The CARES Act (H.R. 748) was signed into law by President Trump just hours ago. Much of the contents of the bill have been public information for days and have been blowing up every dental-related Facebook group in America. You can read the full contents of the bill (here); we have read almost every word that applies to you, with particular focus on the new SBA loans and the promise of free money.
Emergency EIDL Grants (Section 1110)
The rumors are true. Through an SBA loan, you can be granted up to $10,000.00 if the money is used for staff costs, rent, business debt payments, or other business expenses that you can’t pay because of revenue loss. We give detailed instructions on how to apply for this loan here: https://practicefinancialgroup.com/apply-sba-economic-injury-disaster-loan-eidl/
Here are some important things to glean from this provision of the bill:
- Eligibility; check, you’re eligible (less than 500 employees)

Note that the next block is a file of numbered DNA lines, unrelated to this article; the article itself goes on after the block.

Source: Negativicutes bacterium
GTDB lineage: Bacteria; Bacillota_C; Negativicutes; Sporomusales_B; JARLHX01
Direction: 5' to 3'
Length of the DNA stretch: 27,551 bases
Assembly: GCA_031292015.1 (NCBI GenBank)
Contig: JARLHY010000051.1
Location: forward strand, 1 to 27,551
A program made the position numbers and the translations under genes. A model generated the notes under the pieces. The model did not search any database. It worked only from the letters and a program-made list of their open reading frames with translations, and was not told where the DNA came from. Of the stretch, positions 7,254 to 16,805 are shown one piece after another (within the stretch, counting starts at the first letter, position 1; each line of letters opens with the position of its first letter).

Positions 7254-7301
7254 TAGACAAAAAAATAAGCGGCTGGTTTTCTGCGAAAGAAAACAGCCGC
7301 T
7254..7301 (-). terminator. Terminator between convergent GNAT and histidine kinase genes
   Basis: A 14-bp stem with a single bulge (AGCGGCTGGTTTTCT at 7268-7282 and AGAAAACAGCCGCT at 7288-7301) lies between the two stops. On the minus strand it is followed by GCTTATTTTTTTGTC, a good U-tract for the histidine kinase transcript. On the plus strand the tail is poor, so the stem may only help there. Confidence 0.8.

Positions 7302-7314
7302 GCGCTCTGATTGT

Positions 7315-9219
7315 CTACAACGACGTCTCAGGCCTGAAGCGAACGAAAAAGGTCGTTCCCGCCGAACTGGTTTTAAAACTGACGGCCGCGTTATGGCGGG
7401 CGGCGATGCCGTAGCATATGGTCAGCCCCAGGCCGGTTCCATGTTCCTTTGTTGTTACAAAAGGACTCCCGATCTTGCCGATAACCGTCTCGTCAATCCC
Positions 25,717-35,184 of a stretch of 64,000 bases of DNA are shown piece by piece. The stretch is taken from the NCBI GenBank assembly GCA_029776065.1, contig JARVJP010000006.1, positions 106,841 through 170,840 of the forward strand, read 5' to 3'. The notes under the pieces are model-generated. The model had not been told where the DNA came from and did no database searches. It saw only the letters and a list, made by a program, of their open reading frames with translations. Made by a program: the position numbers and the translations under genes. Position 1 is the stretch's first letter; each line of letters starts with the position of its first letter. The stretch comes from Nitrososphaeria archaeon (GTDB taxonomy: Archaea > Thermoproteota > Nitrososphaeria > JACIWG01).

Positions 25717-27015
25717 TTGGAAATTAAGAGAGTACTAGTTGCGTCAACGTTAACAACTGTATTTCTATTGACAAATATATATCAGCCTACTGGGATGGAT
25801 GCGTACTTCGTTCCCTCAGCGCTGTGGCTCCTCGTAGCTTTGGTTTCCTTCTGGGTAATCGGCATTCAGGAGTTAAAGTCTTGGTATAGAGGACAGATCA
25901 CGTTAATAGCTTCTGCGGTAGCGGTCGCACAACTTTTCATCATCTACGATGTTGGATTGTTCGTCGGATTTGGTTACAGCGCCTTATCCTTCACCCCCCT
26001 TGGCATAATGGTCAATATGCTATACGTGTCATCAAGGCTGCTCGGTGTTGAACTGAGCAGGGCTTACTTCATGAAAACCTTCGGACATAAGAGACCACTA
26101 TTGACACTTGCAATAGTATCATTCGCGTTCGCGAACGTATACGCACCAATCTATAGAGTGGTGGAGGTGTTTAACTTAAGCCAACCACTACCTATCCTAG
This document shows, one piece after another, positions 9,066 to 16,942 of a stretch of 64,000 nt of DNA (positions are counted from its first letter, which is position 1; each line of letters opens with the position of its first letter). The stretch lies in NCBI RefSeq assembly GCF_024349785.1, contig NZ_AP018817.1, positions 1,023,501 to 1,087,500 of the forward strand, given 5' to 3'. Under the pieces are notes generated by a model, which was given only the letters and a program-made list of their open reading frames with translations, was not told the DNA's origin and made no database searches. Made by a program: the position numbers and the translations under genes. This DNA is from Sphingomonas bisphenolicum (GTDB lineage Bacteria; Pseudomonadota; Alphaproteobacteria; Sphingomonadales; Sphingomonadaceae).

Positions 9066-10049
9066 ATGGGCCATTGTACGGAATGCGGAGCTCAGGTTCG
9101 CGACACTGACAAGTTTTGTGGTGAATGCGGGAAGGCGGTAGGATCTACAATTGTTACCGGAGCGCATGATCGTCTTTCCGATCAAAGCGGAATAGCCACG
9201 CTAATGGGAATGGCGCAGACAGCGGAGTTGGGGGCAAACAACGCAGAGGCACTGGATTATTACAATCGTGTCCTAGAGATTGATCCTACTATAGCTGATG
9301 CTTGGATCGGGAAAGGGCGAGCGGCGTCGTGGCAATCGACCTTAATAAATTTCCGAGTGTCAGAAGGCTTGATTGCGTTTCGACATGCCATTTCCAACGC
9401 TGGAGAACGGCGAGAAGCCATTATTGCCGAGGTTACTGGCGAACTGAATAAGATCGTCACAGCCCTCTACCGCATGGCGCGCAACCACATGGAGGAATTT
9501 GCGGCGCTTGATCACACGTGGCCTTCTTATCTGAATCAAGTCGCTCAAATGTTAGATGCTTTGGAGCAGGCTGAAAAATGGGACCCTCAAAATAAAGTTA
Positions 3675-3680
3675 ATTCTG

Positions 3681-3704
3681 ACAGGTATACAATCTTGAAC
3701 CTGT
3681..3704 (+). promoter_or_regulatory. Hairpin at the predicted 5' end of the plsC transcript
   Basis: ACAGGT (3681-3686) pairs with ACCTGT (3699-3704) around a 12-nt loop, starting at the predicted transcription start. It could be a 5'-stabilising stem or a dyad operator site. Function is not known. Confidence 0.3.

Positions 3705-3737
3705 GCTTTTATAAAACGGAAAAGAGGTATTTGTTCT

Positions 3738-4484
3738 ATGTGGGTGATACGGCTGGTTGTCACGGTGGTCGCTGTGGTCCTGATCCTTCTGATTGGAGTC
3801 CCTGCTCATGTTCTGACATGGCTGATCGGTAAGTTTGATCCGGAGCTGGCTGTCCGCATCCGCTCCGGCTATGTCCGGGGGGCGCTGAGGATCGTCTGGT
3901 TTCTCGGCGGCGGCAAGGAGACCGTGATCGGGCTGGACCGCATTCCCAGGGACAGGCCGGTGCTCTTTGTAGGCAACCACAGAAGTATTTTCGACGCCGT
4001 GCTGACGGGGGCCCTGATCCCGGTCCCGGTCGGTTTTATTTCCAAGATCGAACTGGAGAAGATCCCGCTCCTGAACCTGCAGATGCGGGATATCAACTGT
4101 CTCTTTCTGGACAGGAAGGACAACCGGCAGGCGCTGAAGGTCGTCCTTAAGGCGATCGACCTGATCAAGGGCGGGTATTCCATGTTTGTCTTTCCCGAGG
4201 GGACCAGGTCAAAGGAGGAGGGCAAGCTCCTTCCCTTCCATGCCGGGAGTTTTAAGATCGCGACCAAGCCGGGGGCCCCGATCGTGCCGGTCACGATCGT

- Emergency Grant
- This is requested as an “advance…not more than $10,000.
- Use of funds:
- Providing sick leave to employees unable to work due to COVID-19 (not applicable if your office is shut down)
- Maintaining payroll to retain employees during business disruptions or substantial slowdowns (not applicable – you’re not paying your employees)
- Making rent or mortgage payments (mortgage = loan on the building, practice purchase note or equipment note)
- Repaying obligations that cannot be met due to revenue loss
- Repayment – you’re not required to repay up to $10,000.
Is there a “first come first serve” order on this? Yes. The SBA was granted $10,000,000,000 to carry this out. They will dole this out until it is gone.
SBA 7(a) Relief Loans
These loans will be administered by private banks, authorized to approve SBA loans. Although the legislation is out, we do not recommend taking action on this loan yet. The terms of this loan apply for all of 2020, and unlike the EIDL loan, there is no first-come-first-serve basis (no rush). We will provide more guidance on these loans in the coming days.
Remember, other than the $10,000 mentioned above, and the few possible provisions of loan forgiveness in the 7(a) loan (the legislation is out; we have read it word for word, but are waiting for further interpretation as the law gets applied), these are loans. And almost never do we recommend that you hastily run out and borrow money. Again, we recommend putting a hold on this one.
PFG Advisory Team